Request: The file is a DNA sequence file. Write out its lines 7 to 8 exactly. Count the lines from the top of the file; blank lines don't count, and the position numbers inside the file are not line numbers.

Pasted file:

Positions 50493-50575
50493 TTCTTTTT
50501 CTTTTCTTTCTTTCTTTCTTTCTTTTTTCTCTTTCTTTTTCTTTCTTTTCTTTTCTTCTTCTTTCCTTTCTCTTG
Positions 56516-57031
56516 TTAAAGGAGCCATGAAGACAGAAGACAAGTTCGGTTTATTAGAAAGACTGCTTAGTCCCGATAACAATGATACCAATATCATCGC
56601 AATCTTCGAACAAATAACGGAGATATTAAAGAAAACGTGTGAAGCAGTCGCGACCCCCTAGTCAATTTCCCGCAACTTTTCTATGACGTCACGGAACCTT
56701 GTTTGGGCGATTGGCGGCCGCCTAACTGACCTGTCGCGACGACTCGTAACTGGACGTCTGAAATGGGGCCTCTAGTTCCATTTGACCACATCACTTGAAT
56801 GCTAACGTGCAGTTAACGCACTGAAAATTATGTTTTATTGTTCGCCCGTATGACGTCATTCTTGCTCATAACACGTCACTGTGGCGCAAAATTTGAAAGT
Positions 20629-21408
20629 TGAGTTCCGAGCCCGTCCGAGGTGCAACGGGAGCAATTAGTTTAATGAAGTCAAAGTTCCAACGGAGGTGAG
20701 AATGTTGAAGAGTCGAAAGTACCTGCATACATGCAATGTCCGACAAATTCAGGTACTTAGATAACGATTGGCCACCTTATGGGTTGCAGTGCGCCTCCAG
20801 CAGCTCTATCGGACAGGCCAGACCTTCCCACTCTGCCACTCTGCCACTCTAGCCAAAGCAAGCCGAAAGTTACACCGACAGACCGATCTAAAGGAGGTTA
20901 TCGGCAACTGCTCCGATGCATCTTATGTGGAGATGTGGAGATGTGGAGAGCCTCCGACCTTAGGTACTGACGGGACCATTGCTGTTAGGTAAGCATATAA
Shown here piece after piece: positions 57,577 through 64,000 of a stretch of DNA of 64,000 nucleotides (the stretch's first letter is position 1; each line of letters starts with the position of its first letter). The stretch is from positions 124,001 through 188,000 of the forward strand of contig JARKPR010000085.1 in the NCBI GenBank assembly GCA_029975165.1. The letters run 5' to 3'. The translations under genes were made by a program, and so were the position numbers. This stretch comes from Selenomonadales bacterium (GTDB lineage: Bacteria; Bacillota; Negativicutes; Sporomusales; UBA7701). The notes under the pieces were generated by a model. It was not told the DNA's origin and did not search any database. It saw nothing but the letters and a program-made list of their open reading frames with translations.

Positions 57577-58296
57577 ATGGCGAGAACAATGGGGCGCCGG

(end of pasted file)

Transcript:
56701 GTTTGGGCGATTGGCGGCCGCCTAACTGACCTGTCGCGACGACTCGTAACTGGACGTCTGAAATGGGGCCTCTAGTTCCATTTGACCACATCACTTGAAT
56801 GCTAACGTGCAGTTAACGCACTGAAAATTATGTTTTATTGTTCGCCCGTATGACGTCATTCTTGCTCATAACACGTCACTGTGGCGCAAAATTTGAAAGT